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New EU directive for vehicles

The European Union (EU) Council of Ministers has approved a new directive setting detailed standards regarding the reusability, recyclability and recoverability of new EU-manufactured passenger cars and light-duty commercial trucks, up to 3,500kg.

The rules will be written into the EU's type-approval marketing authorisation procedure, guiding national regulators in deciding what models are allowed onto the road.

It should ensure that manufacturers follow the year 2000 End of Life Vehicles directive, which insisted that once cars and vans are scrapped, their contents be reusable and/or recyclable to a minimum of 85% by mass and are reusable and/or recoverable (converted into a usable form or used to generate energy) to a minimum of 95% by mass.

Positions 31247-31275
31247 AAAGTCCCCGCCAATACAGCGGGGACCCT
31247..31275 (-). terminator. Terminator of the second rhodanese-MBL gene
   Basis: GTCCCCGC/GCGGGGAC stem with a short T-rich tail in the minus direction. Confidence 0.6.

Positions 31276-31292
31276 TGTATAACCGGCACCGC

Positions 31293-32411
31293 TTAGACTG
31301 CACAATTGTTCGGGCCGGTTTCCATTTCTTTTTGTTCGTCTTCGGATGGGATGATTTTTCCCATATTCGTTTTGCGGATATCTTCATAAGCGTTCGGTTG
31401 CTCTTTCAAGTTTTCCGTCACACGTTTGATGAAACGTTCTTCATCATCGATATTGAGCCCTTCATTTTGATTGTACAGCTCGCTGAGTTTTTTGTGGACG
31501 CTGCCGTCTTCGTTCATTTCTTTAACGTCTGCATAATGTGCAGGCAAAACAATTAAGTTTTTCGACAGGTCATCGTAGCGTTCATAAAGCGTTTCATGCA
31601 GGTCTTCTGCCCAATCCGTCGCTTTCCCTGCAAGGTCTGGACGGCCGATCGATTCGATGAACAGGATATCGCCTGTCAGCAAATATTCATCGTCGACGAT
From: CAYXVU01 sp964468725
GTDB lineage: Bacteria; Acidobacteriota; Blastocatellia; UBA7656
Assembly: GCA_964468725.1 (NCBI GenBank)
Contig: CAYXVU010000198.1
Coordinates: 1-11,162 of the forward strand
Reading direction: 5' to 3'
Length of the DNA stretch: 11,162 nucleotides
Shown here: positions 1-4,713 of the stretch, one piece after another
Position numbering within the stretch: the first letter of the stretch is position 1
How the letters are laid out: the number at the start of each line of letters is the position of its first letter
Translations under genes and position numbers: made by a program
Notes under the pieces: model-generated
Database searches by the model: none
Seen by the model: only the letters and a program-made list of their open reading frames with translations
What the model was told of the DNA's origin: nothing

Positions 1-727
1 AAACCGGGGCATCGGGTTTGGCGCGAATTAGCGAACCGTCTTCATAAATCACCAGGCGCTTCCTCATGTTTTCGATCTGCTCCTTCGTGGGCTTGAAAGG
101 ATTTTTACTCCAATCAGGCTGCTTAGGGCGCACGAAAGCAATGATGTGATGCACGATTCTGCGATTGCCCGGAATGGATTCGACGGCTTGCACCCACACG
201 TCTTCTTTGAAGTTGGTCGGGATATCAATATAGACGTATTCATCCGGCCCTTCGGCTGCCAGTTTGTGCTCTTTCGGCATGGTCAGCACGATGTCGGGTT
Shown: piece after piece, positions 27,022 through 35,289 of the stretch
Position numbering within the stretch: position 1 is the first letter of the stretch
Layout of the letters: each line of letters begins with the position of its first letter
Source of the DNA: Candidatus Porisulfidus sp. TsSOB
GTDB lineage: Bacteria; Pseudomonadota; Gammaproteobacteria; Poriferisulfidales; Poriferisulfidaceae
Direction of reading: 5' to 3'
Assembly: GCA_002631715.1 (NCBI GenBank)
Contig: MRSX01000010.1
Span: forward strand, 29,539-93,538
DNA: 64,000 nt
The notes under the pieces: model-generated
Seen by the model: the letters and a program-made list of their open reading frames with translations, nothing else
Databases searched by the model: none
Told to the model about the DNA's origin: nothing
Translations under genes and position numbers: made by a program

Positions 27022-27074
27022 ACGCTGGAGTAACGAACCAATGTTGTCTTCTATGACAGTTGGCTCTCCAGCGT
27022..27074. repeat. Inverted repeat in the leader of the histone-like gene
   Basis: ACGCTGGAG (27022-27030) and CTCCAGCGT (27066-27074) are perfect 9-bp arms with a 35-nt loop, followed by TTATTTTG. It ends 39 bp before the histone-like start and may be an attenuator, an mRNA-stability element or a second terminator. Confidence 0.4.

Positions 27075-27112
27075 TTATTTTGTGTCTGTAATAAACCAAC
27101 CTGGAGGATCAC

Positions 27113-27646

The new directive says that manufacturers must convince national regulators through technical information that their models will meet these rules, prior to manufacture.

If they do meet the criteria, a regulator will issue a 'certificate of compliance'.

This directive will come into force in October 2006, although regulators will not be able to refuse type approval certificates for another two years, and order a halt to production of particular vehicles already under manufacture for another four years.

The directive says tyres shall be considered recyclable within any calculations.

It also sets out component parts that are considered non-reusable, and so not considered in the overall mass, when calculating recyclability and recoverability rates.

These include airbags and related equipment; seat-belts and their assemblies (including seats if these airbags and belts are incorporated within them); steering lock assemblies; immobilisers; emission after-treatment systems, such as catalytic converters; and exhaust silencers.

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